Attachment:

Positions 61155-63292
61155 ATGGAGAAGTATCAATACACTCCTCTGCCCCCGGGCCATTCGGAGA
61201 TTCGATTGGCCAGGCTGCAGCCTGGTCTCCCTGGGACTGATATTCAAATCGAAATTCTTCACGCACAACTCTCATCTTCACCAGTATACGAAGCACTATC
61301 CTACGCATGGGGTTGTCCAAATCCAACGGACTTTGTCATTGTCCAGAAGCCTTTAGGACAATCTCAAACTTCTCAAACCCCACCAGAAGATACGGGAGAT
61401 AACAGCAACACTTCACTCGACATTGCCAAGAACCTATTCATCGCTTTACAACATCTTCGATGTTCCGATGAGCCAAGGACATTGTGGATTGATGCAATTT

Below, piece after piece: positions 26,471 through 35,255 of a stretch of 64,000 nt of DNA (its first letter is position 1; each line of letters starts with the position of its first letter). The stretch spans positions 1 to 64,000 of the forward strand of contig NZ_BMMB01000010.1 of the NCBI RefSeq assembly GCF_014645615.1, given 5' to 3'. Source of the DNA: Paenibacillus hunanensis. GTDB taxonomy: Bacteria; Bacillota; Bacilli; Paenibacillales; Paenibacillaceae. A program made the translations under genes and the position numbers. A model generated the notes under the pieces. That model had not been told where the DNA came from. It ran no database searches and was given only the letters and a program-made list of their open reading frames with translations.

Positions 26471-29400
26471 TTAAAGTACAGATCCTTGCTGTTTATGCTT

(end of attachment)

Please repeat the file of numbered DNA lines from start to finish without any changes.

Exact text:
Positions 61155-63292
61155 ATGGAGAAGTATCAATACACTCCTCTGCCCCCGGGCCATTCGGAGA
61201 TTCGATTGGCCAGGCTGCAGCCTGGTCTCCCTGGGACTGATATTCAAATCGAAATTCTTCACGCACAACTCTCATCTTCACCAGTATACGAAGCACTATC
61301 CTACGCATGGGGTTGTCCAAATCCAACGGACTTTGTCATTGTCCAGAAGCCTTTAGGACAATCTCAAACTTCTCAAACCCCACCAGAAGATACGGGAGAT
61401 AACAGCAACACTTCACTCGACATTGCCAAGAACCTATTCATCGCTTTACAACATCTTCGATGTTCCGATGAGCCAAGGACATTGTGGATTGATGCAATTT

Below, piece after piece: positions 26,471 through 35,255 of a stretch of 64,000 nt of DNA (its first letter is position 1; each line of letters starts with the position of its first letter). The stretch spans positions 1 to 64,000 of the forward strand of contig NZ_BMMB01000010.1 of the NCBI RefSeq assembly GCF_014645615.1, given 5' to 3'. Source of the DNA: Paenibacillus hunanensis. GTDB taxonomy: Bacteria; Bacillota; Bacilli; Paenibacillales; Paenibacillaceae. A program made the translations under genes and the position numbers. A model generated the notes under the pieces. That model had not been told where the DNA came from. It ran no database searches and was given only the letters and a program-made list of their open reading frames with translations.

Positions 26471-29400
26471 TTAAAGTACAGATCCTTGCTGTTTATGCTT